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Excelling by numbers

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Ever wondered how psychics seem to ‘know’ quite a lot about their clients? I was watching one video the other day on You Tube. It was about one psychic who was predicting peoples’ futures. After watching it, I was very intrigued; not because of the fact that the people confirmed the predictions to be true afterwards, but because of the ‘method’ he used to make those predictions.

I likened the method to what is called predictive analytics, also known as advanced analytics.Predictive analytics is using new and historical data to forecast activity, behaviour and trends. It is just a matter of making great hypothesis by using algorithms combined with past events, situations etc. There are variables that can be measured and analysed to predict the behaviour of an individual, a group of people or how a product or service is going to perform in the market.
Some businesses have seen this to be the future solution to transcending through the margins of meeting market needs and saving the business from producing or rendering a service that may not be needed.

Let us look at a simple example. Let us say a gym has implemented a predictive analytic model for the business as a result of the fact that it is difficult to predict whether clients would renew and pay for their membership especially if they have the choice to suspend it for a period of time. By using the model, the system might predict that a certain individual(s) may not renew their membership. This prediction is due to the historical data and it gives the owner of the gym an idea of a possible loss in which a remedy can be formulated before the damage is done. For instance, an incentive may be offered to these particular individuals in an attempt to make them continue their membership, but not coercing them into it.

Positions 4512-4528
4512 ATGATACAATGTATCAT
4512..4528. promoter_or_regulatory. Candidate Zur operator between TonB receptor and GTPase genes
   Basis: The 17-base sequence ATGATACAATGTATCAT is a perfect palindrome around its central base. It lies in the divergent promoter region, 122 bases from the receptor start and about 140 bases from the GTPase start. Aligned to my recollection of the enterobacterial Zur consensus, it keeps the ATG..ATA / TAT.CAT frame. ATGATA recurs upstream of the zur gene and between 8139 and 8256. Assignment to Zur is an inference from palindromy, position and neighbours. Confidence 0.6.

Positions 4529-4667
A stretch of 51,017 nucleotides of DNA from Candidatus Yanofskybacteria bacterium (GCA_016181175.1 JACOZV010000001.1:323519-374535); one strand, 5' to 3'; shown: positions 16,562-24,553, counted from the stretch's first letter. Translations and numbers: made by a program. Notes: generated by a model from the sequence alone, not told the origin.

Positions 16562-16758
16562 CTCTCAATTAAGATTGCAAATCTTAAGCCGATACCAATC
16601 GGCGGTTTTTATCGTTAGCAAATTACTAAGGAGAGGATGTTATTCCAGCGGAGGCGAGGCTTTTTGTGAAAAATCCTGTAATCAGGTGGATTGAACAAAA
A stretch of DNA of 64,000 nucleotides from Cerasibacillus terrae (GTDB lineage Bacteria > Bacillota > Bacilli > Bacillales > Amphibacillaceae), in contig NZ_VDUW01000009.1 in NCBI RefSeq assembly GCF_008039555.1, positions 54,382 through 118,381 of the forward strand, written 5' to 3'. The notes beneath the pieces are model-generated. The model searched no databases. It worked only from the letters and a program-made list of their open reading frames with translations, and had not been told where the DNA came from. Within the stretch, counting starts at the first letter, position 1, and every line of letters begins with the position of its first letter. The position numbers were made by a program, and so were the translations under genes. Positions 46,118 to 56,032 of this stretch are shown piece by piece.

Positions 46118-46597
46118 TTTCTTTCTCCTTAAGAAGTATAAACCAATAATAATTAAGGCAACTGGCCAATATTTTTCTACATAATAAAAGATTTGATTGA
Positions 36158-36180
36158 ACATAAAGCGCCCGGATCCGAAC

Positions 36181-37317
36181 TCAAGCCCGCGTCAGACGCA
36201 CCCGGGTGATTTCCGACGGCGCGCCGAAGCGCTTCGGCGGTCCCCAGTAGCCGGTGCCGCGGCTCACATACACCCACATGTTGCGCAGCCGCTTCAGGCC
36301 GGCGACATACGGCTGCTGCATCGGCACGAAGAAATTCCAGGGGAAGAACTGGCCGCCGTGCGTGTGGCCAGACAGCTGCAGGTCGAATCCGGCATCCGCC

As a leader, you can also use this method to retain your staff. Let us say that there is an employee who is hardworking but is sort of ‘neglected’ (and most of the time not intentionally). They are given almost each and every problem to solve and it seems like the weight of the company is on their shoulders, but still they never disappoint to deliver. They seem loyal and there is nothing suggesting that they are looking for a different job, except their CV shows that they have never worked for more than two years in any one of the companies they have worked for previously.

The particular employee has been with the current employer for three years now and has recently started to further his studies. With this trend, a predictive model can predict the outcome from this particular situation and give HR enough time to react accordingly. This can save businesses on losing very essential resources. Have the ability to anticipate and drive better business outcomes. Become a decisive competitive factor in your industry.

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SMEs benefit from Consumer Fair growth

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The Botswana Investment and Trade Centre (BITC) has applauded Botswana Consumer Fair’s continued efforts to improve small to medium enterprises’ linkages.

BITC Chief Executive Officer, Keletsositse Olebile, when opening the fair, said the event has provided interactive forum for both local and foreign exhibitors. He said the shopping show has enabled manufacturers, wholesalers and traders to market their products directly to consumers, an alignment to government’s endeavors.